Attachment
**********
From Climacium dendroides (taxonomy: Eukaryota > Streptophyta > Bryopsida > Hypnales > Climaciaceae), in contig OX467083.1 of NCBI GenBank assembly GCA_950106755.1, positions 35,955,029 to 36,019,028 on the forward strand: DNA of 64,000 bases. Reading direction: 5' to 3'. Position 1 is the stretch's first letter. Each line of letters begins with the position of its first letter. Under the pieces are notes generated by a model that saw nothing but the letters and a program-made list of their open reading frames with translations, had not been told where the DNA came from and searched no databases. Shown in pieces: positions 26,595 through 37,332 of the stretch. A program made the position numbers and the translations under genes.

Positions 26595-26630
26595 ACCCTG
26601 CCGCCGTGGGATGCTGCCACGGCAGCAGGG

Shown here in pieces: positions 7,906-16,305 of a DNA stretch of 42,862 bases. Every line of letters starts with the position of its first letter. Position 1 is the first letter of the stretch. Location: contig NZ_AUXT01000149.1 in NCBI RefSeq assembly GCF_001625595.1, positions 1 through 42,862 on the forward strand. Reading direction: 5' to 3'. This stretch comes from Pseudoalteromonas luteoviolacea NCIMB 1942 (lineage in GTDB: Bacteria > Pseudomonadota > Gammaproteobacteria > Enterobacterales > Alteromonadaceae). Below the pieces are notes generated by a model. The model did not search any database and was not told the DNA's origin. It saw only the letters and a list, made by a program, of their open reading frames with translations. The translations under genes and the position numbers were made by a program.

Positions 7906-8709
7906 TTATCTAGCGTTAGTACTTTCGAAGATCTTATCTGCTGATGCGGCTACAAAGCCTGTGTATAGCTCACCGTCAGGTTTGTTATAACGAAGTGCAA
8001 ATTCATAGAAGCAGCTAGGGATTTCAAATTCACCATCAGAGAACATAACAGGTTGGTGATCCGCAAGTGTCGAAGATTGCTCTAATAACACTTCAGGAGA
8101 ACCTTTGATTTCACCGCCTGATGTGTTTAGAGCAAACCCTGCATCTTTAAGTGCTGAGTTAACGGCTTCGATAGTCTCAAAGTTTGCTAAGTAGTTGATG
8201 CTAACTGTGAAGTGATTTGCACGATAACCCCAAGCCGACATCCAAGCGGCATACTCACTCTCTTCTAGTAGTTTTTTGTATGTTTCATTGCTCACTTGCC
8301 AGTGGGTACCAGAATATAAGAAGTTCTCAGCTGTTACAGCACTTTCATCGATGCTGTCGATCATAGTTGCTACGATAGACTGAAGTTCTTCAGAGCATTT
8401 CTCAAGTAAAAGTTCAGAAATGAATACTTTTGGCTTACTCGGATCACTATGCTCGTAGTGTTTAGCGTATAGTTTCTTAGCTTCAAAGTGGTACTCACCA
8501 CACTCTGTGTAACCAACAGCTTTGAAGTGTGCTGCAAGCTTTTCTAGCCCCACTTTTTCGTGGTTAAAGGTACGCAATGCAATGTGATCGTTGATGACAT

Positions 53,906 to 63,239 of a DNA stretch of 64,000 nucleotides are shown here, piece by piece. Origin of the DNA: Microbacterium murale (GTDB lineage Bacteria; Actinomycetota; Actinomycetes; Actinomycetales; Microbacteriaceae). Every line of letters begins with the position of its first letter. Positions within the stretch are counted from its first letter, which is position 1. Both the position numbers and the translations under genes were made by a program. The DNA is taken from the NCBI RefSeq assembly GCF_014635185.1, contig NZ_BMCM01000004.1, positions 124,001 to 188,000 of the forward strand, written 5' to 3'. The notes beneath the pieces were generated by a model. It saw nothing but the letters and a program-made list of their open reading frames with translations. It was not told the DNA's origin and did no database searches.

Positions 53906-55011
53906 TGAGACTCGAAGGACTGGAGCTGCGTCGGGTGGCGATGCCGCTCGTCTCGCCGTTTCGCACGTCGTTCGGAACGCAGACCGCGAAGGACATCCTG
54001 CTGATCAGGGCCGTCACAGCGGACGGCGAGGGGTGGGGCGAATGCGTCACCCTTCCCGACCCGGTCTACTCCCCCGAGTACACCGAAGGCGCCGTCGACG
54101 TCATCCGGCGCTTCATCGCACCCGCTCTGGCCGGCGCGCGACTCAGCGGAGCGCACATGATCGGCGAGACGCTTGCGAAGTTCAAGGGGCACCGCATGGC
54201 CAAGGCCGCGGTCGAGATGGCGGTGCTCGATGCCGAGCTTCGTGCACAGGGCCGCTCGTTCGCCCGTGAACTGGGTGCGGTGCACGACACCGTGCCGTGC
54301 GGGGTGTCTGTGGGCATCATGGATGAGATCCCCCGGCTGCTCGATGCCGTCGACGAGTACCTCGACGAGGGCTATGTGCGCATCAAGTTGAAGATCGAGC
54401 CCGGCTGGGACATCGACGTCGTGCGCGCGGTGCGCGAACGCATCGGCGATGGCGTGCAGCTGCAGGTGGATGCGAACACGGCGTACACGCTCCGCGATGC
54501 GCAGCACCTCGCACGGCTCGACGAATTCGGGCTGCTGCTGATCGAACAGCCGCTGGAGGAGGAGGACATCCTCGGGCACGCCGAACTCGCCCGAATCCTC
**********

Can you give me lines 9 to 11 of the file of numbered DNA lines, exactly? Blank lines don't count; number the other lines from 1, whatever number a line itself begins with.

8101 ACCTTTGATTTCACCGCCTGATGTGTTTAGAGCAAACCCTGCATCTTTAAGTGCTGAGTTAACGGCTTCGATAGTCTCAAAGTTTGCTAAGTAGTTGATG
8201 CTAACTGTGAAGTGATTTGCACGATAACCCCAAGCCGACATCCAAGCGGCATACTCACTCTCTTCTAGTAGTTTTTTGTATGTTTCATTGCTCACTTGCC
8301 AGTGGGTACCAGAATATAAGAAGTTCTCAGCTGTTACAGCACTTTCATCGATGCTGTCGATCATAGTTGCTACGATAGACTGAAGTTCTTCAGAGCATTT